Newer Colon Cancer Surgery Shows Benefits
“These advantages can be particularly important to the elderly.” In the new study, a Canadian team of researchers reviewed data on more than 9,400 patients over the age of 70 who had colon cancer surgery in the United States between 2009 and 2010. Of those patients, more than 5,700 had open surgeries, while about 3,700 had less-invasive laparoscopic procedures. Patients who had open surgery were much more likely than those who had laparoscopic surgery to be sent to a nursing home after leaving the hospital, the team found, at 20 percent versus 12.5 percent, respectively. The study is scheduled for presentation Tuesday at the annual Clinical Congress of the American College of Surgeons in Washington, D.C. Findings presented at medical meetings are typically considered preliminary until published in a peer-reviewed journal. “There is evidence that laparoscopic surgical treatment for colon cancer is similar to an open operation in terms of outcomes from a cancer treatment point of view,” study author Dr. Richard Liu, a general surgery resident at Dalhousie University in Halifax, Nova Scotia, said in a college news release. According to the U.S. National Cancer Institute, three-year survival and cancer recurrence rates are comparable for patients who have laparoscopic or open surgery for any stage of colon cancer. Age also affected the risk of ending up in a nursing home after colon cancer surgery. The lowest risk was for those aged 70 to 75, while the risk was four times higher among those aged 80 to 85 and eight times higher among those over 85, the researchers said. Liu’s team also found that patients who had other diseases — such as diabetes, high blood pressure or heart disease — were more likely to require nursing home care after leaving the hospital. For colon cancer patients in their early 70s who do not have advanced cancer or other major health problems, laparoscopic surgery may help prolong their lives and also preserve their quality of life, the researchers concluded. Wishner agreed.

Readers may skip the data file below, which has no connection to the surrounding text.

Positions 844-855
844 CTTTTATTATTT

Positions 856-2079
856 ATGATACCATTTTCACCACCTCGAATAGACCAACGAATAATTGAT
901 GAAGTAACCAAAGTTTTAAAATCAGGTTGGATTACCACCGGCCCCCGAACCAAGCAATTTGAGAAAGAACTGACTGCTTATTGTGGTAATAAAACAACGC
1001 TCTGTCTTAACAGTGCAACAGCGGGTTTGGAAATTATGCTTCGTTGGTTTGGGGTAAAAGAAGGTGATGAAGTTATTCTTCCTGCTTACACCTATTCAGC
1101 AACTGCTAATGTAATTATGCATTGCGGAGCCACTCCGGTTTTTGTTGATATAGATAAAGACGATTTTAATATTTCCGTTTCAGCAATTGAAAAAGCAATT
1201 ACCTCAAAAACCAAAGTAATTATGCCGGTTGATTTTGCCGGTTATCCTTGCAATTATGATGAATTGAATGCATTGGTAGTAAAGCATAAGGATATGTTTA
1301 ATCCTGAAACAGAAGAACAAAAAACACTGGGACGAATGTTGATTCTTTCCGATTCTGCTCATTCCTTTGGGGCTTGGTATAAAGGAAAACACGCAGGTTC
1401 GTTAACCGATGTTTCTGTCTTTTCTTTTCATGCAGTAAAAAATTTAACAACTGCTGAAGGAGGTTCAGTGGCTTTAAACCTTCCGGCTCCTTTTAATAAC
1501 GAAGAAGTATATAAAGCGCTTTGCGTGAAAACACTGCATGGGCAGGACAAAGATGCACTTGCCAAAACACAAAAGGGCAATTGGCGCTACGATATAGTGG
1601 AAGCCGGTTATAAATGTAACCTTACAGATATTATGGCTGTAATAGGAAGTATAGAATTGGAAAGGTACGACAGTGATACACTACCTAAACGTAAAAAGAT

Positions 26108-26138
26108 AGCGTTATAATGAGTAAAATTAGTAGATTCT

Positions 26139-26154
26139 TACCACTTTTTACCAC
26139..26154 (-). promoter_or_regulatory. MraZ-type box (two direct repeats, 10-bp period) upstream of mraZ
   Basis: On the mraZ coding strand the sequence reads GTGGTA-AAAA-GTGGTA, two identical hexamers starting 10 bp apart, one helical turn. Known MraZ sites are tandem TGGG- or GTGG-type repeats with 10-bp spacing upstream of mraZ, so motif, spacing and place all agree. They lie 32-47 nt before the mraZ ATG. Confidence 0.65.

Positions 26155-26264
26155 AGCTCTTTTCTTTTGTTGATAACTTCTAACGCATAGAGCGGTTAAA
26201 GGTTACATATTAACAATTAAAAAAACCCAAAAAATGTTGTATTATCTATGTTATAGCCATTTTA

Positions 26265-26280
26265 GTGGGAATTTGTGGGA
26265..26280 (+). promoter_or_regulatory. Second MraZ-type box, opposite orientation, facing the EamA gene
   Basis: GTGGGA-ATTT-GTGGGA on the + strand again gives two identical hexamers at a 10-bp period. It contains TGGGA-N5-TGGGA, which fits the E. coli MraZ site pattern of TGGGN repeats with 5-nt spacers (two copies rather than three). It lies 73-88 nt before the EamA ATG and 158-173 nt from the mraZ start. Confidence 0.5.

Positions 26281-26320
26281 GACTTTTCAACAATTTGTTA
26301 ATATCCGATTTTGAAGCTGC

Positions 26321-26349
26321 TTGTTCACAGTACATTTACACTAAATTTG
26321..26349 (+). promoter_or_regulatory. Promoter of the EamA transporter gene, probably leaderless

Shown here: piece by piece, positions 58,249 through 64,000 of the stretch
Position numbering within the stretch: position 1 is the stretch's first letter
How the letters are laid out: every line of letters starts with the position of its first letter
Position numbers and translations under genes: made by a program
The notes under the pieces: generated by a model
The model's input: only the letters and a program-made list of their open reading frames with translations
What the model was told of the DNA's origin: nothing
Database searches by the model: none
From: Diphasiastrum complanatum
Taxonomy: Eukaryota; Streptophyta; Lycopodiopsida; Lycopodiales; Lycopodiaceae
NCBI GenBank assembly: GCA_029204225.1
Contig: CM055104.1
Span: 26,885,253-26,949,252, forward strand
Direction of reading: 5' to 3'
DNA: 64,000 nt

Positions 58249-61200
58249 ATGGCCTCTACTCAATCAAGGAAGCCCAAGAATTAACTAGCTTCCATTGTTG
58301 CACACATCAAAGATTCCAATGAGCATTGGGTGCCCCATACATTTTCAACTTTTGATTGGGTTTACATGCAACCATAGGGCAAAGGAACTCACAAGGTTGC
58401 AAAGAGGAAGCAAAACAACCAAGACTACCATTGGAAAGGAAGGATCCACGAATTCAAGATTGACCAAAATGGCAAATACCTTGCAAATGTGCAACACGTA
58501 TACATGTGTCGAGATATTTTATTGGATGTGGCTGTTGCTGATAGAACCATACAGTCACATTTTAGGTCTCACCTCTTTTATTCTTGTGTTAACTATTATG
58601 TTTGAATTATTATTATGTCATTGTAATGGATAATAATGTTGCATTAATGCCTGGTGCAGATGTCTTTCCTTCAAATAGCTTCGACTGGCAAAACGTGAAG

Those who had laparoscopic surgery stayed in the hospital for five days, three days less than patients who had the standard operation. But other surgeons noted that patients undergoing the standard operation in American hospitals now tended to stay about six days. Of 111 patients who underwent laparoscopic colon surgery, 12 developed complications, compared with 31 in the group of 108 who had the standard operation. ”If these results were confirmed by ongoing multicenter randomized trials, laparoscopy would become the standard surgical approach to patients with colon cancer,” Dr. Lacy said. A number of studies involving thousands of patients in this country and elsewhere are in progress. Dr. Alfred M. Cohen, a colon cancer specialist who also directs the Lucille P. Markey Cancer Center at the University of Kentucky in Lexington, said in an interview that the Spanish study was ”well done.” Many doctors who do the procedure are enthusiastic about it. ”This study will generate a flurry of activity because even the evangelical groups in this country now are downplaying the benefits of laparoscopic colon surgery,” Dr.